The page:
Advertisement
YOU ARE HERE: LAT HomeCollections

Medicine

On the alternative shelf

As more parents treat childhood ills with supplements and herbs, physicians are trying to set guidelines and clarify the products' risks and benefits.

April 03, 2006|Hilary E. MacGregor | Times Staff Writer

GUMMY VITES. Strawberry Flavored Fish Oil. Super Kids Salve. Gum-omile Oil. Children's Echinacea. Herbs for Kids.

Squeezed onto the shelves of your local drugstore, near the baby aspirin and children's Robitussin, is a steadily growing crowd of colorful supplements and herbs specifically for children. To many parents, these products are a safe first-defense against the aches and pains of childhood, ones that can be tried before drugs with their sometimes risky side effects.

"I trust Western medicine," said Westside resident Lauren Sands, while shopping at the Santa Monica Homeopathic Pharmacy recently for her 5-month-old son. "I just want to know if there is something gentler for a little boy."

Other parents use the products as a tried-and-true, less-expensive alternative to medication. Many of these parents are uninsured, but not all.

"When I ask them about herbs and supplements, more and more of my patients are saying, 'Yes, I am using these products with my kids," said Dr. Paula Gardiner, a clinical research fellow at Harvard Medical School. "And looking at the data about pediatricians and kids, more and more doctors are getting asked questions about herbs and supplements."

But doctors and health experts are only just now beginning to fully understand how many parents are turning to such products. As they do so, they're scrambling to quantify the products' use, their risks and their benefits.

Gardiner, for example, who has done extensive research on alternative therapies, is doing her best to mine existing data. She is crunching numbers from the 1999-2002 National Health and Nutrition Examination Survey -- which interviewed 11,000 people, including 5,000 kids -- and trying to figure out which supplements kids are using.

Other doctors are trying to come up with guidelines to help pediatricians talk to parents about herb use.

"What we are saying is, 'Ask the question,' " said Dr. Sunita Vohra, who sits on a committee of the Provisional Section on Complementary, Holistic and Integrative Pediatrics for the American Academy of Pediatrics, which is developing a set of guidelines for herb use in children. "Talk openly. Be nonjudgmental and supportive [of parents]. Then, as the evidence accumulates, providers will be more comfortable making actual recommendations."

A few researchers, such as naturopathic doctor Wendy Weber of Bastyr University in Seattle, are conducting desperately needed clinical trials on kids and herbs. Weber has been studying the effectiveness of echinacea in treating colds in children, the possibility of using a certain herb to treat attention deficit hyperactivity disorder, and examining the potential of St. John's wort to treat depression in children. So far, she says, the results have been mixed.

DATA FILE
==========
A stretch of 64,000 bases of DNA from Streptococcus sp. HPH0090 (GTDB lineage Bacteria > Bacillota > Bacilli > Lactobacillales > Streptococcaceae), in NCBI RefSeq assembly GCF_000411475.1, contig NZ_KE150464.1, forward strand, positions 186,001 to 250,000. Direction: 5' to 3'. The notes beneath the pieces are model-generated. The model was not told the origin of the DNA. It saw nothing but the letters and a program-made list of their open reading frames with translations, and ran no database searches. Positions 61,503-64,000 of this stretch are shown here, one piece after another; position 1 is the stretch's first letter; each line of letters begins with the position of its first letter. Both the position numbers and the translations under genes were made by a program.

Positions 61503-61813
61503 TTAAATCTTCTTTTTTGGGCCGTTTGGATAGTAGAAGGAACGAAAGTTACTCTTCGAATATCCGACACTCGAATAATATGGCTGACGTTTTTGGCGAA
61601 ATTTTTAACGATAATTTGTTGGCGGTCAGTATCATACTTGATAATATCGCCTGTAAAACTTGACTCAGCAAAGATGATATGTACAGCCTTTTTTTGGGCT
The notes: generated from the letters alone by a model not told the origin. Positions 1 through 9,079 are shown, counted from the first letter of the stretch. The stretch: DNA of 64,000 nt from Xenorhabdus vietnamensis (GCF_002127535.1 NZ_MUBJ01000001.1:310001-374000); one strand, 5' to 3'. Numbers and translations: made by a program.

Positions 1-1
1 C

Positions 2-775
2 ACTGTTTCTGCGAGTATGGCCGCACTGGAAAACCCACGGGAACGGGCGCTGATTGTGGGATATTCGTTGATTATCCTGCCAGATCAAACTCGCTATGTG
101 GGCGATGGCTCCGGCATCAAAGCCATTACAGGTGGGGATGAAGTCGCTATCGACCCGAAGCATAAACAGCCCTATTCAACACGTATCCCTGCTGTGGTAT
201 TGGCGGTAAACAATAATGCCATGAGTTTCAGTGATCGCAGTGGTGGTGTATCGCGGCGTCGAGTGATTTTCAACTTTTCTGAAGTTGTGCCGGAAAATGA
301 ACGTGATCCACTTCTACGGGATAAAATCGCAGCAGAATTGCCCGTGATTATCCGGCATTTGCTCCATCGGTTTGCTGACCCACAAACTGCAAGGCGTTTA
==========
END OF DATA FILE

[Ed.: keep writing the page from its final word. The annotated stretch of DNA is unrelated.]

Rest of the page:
The need for more information is crucial. Most doctors are not trained in herb use, researchers are still uncertain of how herbs interact with conventional drugs, and studies on herbal use in children are scant.

"All their organs are still developing," said Dr. Kathi Kemper, head of holistic and integrative medicine at Wake Forest University School of Medicine. "Their brains are still developing. They have higher metabolisms. Their hearts beat faster. The effect in the growing developing system of a child may be different than in a grown person."

Children are also more susceptible to toxic substances, such as lead, that can affect their nervous systems, said Kemper, author of "The Holistic Pediatrician." And there is a fair risk of contamination in herbal products, she said, because herbs, unlike conventional drugs, are not tested before they reach the market.

Despite the risks, she and a growing number of physicians say, parents who want to use a more natural remedy can safely do so -- for some conditions. The key is to know the risks and the limitations of herbs, be on the alert for side effects, and let the child's doctor know of any supplements, because they might interact with medications.

*

Use may be widespread

Neither product manufacturers nor medical researchers have established the precise extent of complementary and alternative medicine use in children.

But companies such as Herb Pharm, which sells several herbal children's products, and Botanical Labs, which sells a line of 25 products for children, say they have seen steady growth over the past decade. And several recent studies suggest supplement use by children is indeed widespread -- and underreported.

A survey of 2,600 low-income parents and caregivers published in the February issue of the Journal of the American Dietetic Assn. found that nearly half of Latino children and nearly one-third of non-Latino children had been given medicinal herbs. The botanical treatments were most often used for common ailments such as diaper rash, colic, teething symptoms, stomachaches, coughs and colds. The majority of the children were younger than 5.

Advertisement
Los Angeles Times Articles
|
|
|